Mile 155 of the Upper Mississippi, Near Glen Park – November 8, 2012
I watched two barges pass in the center channel and thought of an old arcade cabinet, the joystick a bit loose, paint faded and peeling along the edges, graphics nothing more than dots and imagination. Quarters line the screen, ready to feed into slots after every game over, to bring that tiny pixel frog glowing back to life to hop across a pixel highway filled with pixel trucks.
Every movement, every spinning motor, feeds into calculations, possibilities, routes through the chaos of barges and tugs. The current pushes underneath it all, swirling around bends, sliding under parked barges, adding another layer of uncertainty.
On the radio, boats call to each other, filling the static with bits of information. Southbound. Northbound. Pass on the right. I’m just under the bridge. Come around on the 2. Bring her down. Bring her down.
Jargon and short phrases, names of places, accents covered in static.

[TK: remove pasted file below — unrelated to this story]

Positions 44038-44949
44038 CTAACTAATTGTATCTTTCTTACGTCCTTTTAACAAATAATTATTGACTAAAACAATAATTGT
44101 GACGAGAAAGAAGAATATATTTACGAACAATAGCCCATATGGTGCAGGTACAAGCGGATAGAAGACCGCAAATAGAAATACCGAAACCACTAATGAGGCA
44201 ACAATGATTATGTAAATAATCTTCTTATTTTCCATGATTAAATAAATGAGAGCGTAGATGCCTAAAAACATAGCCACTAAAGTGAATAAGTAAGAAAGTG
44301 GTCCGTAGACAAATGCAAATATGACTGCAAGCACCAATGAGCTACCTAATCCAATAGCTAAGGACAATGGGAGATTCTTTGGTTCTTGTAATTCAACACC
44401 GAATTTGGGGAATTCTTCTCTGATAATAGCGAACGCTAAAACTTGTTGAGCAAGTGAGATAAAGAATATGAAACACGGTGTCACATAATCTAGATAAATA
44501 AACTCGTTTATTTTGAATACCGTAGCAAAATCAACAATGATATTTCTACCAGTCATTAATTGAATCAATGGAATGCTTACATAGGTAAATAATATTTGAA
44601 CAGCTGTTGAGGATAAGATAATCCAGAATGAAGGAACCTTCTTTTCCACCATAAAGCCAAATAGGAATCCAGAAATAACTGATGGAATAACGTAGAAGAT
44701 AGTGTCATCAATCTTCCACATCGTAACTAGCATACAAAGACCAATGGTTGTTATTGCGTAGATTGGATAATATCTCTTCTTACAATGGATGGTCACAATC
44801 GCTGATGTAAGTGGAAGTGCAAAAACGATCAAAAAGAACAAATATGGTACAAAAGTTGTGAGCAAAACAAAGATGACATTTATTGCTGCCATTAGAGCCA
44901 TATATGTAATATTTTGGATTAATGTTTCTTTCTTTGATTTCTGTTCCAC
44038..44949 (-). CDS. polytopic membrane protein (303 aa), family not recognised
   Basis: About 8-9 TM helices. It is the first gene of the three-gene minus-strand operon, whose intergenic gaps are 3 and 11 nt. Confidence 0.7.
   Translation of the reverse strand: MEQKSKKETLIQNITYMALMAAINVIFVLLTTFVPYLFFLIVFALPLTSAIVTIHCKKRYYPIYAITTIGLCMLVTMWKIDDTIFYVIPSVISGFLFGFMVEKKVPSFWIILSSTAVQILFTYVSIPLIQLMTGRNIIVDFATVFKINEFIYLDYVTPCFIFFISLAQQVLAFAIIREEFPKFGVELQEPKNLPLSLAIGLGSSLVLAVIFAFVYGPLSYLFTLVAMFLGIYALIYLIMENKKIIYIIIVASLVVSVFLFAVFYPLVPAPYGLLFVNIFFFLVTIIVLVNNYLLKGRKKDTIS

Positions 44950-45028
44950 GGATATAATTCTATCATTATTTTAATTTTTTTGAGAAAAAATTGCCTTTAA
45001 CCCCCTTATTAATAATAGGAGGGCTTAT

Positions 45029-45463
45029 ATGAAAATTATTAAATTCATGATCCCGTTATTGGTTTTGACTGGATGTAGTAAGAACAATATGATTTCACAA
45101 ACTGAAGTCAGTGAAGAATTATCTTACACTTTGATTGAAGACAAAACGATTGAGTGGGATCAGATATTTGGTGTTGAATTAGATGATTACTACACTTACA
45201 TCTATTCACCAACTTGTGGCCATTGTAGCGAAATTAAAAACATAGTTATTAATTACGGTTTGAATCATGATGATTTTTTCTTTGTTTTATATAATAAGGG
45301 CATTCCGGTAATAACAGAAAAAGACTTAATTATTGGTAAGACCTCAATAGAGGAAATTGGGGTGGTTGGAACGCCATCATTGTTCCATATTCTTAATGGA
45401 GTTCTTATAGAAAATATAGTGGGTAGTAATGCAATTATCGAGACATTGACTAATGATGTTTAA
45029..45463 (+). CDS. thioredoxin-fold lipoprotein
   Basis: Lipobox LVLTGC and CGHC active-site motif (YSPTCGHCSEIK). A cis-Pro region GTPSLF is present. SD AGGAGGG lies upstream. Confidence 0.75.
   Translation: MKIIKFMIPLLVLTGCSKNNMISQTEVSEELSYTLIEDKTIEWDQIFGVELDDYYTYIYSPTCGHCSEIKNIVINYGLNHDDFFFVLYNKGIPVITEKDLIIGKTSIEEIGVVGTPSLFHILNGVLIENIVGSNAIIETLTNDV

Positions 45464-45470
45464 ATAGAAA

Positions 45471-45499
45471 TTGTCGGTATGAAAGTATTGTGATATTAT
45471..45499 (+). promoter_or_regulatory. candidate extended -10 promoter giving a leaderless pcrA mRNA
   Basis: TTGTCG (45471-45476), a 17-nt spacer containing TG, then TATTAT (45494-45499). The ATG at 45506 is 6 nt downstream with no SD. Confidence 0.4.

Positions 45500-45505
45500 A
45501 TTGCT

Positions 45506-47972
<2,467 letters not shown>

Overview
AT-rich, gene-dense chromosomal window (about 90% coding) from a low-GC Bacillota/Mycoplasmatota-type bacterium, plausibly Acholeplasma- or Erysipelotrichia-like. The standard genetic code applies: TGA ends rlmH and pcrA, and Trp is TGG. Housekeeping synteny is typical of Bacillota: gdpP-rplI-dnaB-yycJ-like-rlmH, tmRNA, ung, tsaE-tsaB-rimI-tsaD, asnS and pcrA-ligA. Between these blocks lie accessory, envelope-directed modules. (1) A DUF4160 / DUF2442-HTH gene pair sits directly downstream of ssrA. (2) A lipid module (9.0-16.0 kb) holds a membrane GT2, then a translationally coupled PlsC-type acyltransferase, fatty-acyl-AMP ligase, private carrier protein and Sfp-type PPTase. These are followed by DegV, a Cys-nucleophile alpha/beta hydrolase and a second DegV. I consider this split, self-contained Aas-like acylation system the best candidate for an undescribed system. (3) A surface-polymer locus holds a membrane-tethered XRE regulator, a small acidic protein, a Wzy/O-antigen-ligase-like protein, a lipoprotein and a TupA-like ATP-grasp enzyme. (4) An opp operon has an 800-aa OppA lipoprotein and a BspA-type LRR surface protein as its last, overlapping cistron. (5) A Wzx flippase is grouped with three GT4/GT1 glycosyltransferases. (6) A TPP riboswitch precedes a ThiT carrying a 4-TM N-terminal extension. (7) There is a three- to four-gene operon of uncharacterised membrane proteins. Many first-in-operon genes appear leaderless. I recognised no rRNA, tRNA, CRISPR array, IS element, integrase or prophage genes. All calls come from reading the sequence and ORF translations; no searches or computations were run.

See you on the two. Heading down to New Orleans. The good water. Where do you want me. Take ya on the one. Pull her up. Pull her up.
Fifteen barge rafts a thousand feet long, small tugs scooting from bank to bank, parked barges hanging in the water–the river feels like a giant game of Frogger.
I slipped behind an old, rusted wreck, a pocket of sanity, to rest my mind for a moment, to hide from the information rushing at me.
“Just a game,” I told myself.
The river looked clear and I edged out toward the corner of two parked barges to check a blind spot, expecting a pocket of stillness under the giant wedges of steel.
But the water wasn’t still at all.
I felt the boat slip sideways in the current and my stomach twisted in horrible, frozen moment. I was about to die, about to slide under a barge.
My shoulder slammed into the metal wall and I shoved against it with all my desperate strength, fighting it off, trying to push a bit of the boat around the corner, trying to keep it from catching an edge and flipping underneath me, trying to push it beyond my tightening world. The sky went dark with rusted steel.
Then I popped into the light, past the corner, spinning into the river as the barge bit down on the Looksha’s tail and spit us out. When I breathed again, I laughed and thought of how stupid I was, how all death needs is a moment, how you can’t always slide another quarter into the machine to bring that pixel frog back to life.